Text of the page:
At first, there seems to be nothing in director Shankar's latest production, Eeram (colloquial translation: dampness) to indicate what the movie is all about. The promos show water -- lots of it -- with artistic splashes in an aesthetic fashion. Debutant director Arivazhagan, who has written and directed the film, has turned out a horror/suspense film that strives to score points on logic, novelty and raciness.
The best part is that he actually makes you cling to the edge of the seat most of the time. No mean feat, considering the limitations on mainstream Tamil cinema.
The story practically flies off the runway when you see water dripping from an innocuous flat, flowing over the corridors, and alerting the watchman at 2.30 am. And then, all is pandemonium: a body is discovered in the bathroom, submerged in the tub. She's Ramya Balakrishnan (Sindhu Menon), a young housewife. Her husband Bala (Nandha) is away on a business trip, and the investigating police office calls in Vasudevan, AC (Aadhi, freshly shaven after his murderous debut in Mirugam), who supposedly knows the victim.
So Vasu visits the crime scene, braving the rain -- which is a regular fixture throughout the film -- and slowly, a back-story unravels: a younger Vasu and Ramya were in college together in Trichy. She is the daughter of a stern father who dislikes Vasu instantly, and he is a laid-back, charming young man who dreams of joining the police force.
But their love, like many others, runs through its own share of problems. That's why Ramya is married to someone else, and settled in Chennai.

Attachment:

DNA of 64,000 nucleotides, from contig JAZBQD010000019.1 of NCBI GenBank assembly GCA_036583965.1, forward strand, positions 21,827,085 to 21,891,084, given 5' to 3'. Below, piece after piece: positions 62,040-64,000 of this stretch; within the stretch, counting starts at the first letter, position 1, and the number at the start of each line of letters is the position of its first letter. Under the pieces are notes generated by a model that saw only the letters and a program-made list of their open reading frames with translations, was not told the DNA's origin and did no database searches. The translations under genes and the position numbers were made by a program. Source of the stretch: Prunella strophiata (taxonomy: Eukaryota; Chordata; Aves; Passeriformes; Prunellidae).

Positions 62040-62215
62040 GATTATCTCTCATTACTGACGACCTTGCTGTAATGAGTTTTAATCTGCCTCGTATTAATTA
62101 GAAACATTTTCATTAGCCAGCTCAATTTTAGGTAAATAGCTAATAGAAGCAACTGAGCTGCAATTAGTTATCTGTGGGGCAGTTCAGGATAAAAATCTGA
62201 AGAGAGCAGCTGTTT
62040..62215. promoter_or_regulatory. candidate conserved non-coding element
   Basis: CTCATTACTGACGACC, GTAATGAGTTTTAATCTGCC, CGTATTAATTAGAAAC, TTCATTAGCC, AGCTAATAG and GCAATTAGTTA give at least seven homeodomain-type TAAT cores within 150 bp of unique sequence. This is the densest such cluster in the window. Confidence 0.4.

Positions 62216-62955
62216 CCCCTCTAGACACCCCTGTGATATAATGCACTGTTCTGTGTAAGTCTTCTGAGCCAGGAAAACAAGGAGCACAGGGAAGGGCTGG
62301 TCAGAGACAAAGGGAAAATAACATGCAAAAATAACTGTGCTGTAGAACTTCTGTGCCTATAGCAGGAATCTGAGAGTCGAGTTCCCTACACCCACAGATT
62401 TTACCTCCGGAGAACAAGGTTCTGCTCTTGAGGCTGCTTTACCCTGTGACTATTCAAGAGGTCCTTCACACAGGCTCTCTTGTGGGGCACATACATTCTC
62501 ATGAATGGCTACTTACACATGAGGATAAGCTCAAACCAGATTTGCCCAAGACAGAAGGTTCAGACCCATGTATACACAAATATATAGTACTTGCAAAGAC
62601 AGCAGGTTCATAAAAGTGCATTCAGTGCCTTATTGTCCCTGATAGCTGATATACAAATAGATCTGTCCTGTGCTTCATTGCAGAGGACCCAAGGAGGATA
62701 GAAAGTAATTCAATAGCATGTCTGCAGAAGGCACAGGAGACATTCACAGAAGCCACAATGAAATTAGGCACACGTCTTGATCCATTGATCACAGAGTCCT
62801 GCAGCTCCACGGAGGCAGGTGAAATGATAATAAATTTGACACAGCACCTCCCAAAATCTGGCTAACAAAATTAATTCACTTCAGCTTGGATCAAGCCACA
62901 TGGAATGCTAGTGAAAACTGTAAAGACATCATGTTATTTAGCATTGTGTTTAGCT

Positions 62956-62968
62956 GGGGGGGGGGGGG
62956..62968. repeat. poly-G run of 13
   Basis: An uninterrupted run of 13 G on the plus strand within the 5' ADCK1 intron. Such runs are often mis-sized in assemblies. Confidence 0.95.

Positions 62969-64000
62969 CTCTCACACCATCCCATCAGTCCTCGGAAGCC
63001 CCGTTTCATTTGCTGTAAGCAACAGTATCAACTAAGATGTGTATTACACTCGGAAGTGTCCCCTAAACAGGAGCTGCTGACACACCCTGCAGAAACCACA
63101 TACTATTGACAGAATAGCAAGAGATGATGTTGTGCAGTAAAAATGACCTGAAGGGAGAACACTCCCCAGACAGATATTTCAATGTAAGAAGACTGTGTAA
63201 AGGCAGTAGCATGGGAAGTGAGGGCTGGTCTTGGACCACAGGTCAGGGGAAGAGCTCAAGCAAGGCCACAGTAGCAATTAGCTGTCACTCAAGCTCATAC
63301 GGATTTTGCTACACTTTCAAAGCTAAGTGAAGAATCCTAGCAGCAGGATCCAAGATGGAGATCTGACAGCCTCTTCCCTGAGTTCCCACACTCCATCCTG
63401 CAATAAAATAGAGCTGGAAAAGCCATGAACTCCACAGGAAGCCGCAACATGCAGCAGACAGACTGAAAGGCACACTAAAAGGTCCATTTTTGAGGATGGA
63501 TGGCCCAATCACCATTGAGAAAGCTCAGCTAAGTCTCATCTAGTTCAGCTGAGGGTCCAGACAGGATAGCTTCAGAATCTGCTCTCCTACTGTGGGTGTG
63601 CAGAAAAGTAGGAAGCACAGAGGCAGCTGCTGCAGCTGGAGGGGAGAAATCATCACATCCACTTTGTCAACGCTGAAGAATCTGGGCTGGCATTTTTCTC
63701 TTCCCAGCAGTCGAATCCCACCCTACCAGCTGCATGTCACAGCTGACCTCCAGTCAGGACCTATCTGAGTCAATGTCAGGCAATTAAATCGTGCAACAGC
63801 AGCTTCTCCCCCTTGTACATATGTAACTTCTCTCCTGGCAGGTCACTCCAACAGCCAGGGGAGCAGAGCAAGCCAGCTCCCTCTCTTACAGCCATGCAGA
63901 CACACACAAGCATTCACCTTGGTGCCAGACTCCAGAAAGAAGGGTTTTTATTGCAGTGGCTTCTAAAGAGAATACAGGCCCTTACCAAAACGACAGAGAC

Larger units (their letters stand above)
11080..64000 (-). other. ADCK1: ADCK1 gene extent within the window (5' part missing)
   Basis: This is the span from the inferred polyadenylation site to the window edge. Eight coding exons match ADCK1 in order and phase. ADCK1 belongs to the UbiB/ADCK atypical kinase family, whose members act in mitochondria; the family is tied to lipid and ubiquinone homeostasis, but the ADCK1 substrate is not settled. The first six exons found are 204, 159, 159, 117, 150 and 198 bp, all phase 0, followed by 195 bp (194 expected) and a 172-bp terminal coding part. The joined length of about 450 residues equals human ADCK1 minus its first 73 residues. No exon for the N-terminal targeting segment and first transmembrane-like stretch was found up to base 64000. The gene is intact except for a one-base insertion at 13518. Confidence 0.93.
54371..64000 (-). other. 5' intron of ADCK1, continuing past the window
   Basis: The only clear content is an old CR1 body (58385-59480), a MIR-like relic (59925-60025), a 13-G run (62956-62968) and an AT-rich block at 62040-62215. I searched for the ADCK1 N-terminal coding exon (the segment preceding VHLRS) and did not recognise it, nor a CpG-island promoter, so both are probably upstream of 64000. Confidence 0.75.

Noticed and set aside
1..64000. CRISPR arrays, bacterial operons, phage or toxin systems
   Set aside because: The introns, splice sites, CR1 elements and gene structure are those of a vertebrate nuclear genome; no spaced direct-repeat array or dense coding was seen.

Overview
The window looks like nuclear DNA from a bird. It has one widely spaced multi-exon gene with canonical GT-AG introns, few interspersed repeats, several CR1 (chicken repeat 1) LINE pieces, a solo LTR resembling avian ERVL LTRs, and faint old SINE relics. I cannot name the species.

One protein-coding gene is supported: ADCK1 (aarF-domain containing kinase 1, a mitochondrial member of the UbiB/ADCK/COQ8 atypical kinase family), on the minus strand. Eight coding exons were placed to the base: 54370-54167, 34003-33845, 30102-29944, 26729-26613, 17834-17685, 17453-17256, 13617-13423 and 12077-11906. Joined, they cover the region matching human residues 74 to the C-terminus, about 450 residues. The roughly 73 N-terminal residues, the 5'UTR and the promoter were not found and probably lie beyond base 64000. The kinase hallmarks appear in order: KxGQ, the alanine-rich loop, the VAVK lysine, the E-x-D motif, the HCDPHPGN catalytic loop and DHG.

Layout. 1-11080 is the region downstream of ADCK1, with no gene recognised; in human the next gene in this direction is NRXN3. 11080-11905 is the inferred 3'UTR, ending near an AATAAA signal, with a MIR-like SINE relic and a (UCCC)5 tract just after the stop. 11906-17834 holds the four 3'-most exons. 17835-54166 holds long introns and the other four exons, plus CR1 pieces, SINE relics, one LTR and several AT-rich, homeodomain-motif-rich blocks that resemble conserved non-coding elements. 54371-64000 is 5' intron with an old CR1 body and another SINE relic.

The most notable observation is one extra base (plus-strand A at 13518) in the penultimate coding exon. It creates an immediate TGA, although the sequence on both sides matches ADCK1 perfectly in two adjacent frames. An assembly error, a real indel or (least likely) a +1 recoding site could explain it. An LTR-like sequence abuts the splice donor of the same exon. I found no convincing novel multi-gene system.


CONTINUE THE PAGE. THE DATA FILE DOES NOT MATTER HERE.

Meanwhile, we are introduced to several characters, who add colour: Vicky (Srinath), Bala's friend, Divya (Saranya Mohan) and others.
Cut to the present again. There's a really bizarre set of incidents happening. Even Vasu has no idea about what might really be at the heart of the murders, or the murderer's identity. Along with him, you're (pleasantly) stunned too.
Writer Sujatha's influence is pretty obvious in many scenes, be it the romance in Trichy, or the books Ramya holds when she's relaxing. In fact, the thriller portion itself is an inspired version of one of the writer's short stories, with extra fittings, of course.
What really makes you stay in your seat is the logical sequence of events -- flashback or otherwise, when you're completely absorbed in the movie. It helps that there are no unnecessary item songs or fights to mar the tempo. Scenes change quickly, barely allowing you a yawn, police procedures are shown with meticulous care, and it's a joy to see the police, particularly the hero, following some reasoning.
Arivazhagan definitely deserves a pat on the back for such relentless logic.
On the other hand, the audio quality is extremely jarring.
Manoj Paramahamsa's camerawork is refreshing: somber and serious, with rain always threatening in some form in the present; normal and sunny in the Trichy flashback sequences.
Kishore T E's editing is near perfect until the last 30 minutes -- it could have done with a healthy dose of trimming at the end. As it is, the climax seems forced.
Aadhi is back in normal clothes after a rural garb and fits the role of a police officer well, physically. Acting-wise, though, he comes across as a little wooden. The same can be said of Nandha. Perhaps they've been instructed to play deadpan but you can't help feeling some more emotion would have worked better.
Sindhu Menon does very well as the girl torn in between forces beyond her control but it's the secondary characters who've excelled.
The SFX team deserves a special pat on the back for the really cool special effects.
Horror/suspense whodunits are a rarity in Tamil cinema, so this one, with its pace, slickness and reasoning is a welcome relief among mainstream movies. Forget the Dark Water inspiration, this one is definitely a must-watch.